Based on the findings, police issued a ticket to the Tesla driver (who’s currently nursing a broken foot) for “failure to keep proper lookout.” The detachment also mentions the investigation launched by the National Highway Traffic Safety Administration, in which investigators will examine why the vehicle did not take evasive action to prevent the crash.

[Image: Wikimedia (CC BY-SA 4.0)]

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84 Comments on “Here’s What Utah Police Discovered About the Final Trip of That Tesla Model S...”

  • avatar

    Somehow the dumbest people end up representing the most advanced technology. They need to install technology where if idiots do this the car can safely brake check the driver against the steering wheel.

    • 0 avatar

      Advanced technology?

      How advanced is it when it cant see a stopped fire truck?

      • 0 avatar

        Forget the distracted idiot in the driver’s seat who cannot read or understand instructions, as you say the point is the Tesla did not see the stopped fire truck. Did not sense it at all apparently.

        So what’s that altogether:

        1. Did not see semi and trailer on that Florida highway. Tesla blames sun or empty sky or some such rubbish.
        2. Did not see concrete abutment at highway Y in California. Tesla blames driver because he might have observed anomalies before at that spot in path trajectory, prior to the metal crush system being demolished five days prior in another accident. What does that have to do with the price of tea in China? The system did not sense the abutment.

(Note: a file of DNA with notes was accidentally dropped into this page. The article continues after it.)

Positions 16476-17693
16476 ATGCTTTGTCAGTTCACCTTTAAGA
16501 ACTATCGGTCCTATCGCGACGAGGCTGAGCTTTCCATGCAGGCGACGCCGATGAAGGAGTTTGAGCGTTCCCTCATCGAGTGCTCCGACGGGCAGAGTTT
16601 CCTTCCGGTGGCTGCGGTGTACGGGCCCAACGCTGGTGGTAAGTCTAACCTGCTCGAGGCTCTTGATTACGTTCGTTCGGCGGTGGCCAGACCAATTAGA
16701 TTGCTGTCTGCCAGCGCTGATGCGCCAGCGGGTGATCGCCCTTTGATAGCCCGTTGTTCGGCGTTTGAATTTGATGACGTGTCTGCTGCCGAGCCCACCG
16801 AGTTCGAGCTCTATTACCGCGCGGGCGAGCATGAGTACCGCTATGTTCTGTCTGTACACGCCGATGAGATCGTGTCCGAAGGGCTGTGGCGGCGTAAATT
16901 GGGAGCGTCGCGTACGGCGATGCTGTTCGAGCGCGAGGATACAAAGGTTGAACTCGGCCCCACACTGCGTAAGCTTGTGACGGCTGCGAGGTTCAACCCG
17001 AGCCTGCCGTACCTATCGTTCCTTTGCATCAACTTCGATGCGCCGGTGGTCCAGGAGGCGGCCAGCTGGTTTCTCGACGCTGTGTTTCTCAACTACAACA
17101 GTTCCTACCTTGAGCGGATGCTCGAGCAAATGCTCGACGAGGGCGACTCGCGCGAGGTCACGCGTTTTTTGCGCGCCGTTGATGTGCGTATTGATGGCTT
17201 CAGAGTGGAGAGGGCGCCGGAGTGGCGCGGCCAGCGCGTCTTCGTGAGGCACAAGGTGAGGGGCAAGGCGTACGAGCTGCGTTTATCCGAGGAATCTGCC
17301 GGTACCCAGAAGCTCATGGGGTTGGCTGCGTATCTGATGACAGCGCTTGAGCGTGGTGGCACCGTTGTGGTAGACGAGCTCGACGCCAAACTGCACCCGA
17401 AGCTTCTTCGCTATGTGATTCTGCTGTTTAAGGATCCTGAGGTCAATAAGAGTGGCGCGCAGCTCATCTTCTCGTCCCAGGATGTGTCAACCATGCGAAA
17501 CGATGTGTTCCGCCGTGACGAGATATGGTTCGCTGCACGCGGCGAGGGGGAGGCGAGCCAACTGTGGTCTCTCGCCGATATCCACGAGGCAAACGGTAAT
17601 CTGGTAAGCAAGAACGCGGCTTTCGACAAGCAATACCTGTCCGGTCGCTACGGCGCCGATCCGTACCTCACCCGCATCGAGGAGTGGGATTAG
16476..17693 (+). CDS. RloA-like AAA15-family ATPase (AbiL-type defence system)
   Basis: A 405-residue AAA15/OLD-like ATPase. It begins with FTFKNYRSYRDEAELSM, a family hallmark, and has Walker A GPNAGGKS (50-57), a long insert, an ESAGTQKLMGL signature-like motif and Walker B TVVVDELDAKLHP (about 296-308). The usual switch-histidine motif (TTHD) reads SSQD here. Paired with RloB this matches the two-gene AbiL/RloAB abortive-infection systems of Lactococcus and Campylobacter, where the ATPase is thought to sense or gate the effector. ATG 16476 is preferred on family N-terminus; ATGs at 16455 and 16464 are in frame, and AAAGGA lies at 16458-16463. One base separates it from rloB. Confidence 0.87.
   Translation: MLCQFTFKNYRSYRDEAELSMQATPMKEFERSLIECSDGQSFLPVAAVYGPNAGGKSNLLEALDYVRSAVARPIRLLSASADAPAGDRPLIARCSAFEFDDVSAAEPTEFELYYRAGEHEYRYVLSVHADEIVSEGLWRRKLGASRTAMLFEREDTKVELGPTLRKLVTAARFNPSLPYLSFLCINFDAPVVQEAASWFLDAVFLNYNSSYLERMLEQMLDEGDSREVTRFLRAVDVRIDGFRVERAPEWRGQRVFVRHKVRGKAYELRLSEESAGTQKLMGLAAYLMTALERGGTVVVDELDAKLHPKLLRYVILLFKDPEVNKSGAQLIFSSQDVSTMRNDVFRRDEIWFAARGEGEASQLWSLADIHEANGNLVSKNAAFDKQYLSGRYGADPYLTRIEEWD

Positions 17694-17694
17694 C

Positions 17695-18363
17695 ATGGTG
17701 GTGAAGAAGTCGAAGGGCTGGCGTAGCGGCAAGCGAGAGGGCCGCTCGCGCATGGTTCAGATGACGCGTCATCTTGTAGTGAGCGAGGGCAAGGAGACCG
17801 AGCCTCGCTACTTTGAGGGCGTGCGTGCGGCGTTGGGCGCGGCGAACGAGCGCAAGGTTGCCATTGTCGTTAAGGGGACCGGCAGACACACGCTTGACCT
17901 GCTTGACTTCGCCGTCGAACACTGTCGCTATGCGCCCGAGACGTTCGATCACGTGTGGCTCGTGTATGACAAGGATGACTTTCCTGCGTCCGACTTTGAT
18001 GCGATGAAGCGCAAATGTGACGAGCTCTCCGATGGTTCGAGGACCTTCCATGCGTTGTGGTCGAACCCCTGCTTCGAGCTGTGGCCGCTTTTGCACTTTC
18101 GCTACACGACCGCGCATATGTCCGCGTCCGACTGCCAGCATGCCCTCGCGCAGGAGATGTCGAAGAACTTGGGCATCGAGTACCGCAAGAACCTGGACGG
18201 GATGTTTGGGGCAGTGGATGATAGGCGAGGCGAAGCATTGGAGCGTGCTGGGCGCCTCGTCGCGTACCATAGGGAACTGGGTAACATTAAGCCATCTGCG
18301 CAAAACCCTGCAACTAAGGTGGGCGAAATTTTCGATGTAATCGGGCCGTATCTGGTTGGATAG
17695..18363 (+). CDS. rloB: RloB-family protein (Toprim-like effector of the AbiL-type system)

3. Did not see stopped fire truck in Utah. Tesla blames unobservant driver.

        Who knows about the Chinese and Swiss fatalities. But, what’s the likelihood?

        Magicians use misdirection and so does Tesla, so that the opining crowd instead blathers on about humans, a far tastier subject for the nether-dwellers than technical failure.

        Tesla never really addresses their obviously flawed sensor/software implementation system. Mobileye/Intel dumped them.

        Musk just pawns accident responsibility off on the humans. Only completely fair if it acknowledges no alerts of looming stationary objects were given. But no.

        • 0 avatar

          The humans are the one trusting the system to safely navigate them through traffic at 80MPH, the computer is just doing as it is told. Sure the system has flaws, and hell I don’t know maybe it sucks. But the underlining fact is that no matter how flawed the computer is on the Tesla it takes an idiot in the driver seat to trust their lives to it.